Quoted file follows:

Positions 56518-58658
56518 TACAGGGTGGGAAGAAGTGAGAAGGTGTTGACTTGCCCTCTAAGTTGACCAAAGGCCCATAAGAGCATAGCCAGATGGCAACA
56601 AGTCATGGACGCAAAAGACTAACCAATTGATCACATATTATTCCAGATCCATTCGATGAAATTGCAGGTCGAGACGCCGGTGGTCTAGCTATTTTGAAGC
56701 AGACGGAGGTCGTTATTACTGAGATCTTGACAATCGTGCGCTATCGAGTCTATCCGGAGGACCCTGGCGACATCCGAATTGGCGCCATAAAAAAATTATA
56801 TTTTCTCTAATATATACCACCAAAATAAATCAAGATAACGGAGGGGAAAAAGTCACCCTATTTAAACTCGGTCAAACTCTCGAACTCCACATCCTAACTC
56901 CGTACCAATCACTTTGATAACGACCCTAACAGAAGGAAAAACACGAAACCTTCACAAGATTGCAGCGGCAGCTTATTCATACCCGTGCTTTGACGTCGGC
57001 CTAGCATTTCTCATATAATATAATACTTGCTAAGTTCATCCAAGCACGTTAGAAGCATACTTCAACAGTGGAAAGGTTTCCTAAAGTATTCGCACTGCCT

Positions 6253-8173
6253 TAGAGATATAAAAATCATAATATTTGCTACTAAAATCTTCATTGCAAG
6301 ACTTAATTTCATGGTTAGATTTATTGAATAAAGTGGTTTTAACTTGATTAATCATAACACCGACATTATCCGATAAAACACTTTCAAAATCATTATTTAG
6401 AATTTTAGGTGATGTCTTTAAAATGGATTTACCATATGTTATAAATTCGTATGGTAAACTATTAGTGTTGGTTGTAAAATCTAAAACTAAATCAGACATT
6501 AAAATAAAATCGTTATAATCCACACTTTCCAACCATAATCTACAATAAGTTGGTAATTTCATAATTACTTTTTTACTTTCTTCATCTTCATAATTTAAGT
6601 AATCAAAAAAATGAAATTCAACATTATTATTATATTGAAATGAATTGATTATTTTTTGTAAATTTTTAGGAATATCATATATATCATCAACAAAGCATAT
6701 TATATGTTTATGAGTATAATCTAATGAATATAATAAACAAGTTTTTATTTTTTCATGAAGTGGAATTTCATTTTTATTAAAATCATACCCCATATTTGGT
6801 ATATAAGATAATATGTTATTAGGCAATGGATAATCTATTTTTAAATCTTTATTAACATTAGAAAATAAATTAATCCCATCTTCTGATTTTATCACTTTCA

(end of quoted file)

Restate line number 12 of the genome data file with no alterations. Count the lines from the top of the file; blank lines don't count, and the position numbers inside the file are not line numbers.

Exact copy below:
6501 AAAATAAAATCGTTATAATCCACACTTTCCAACCATAATCTACAATAAGTTGGTAATTTCATAATTACTTTTTTACTTTCTTCATCTTCATAATTTAAGT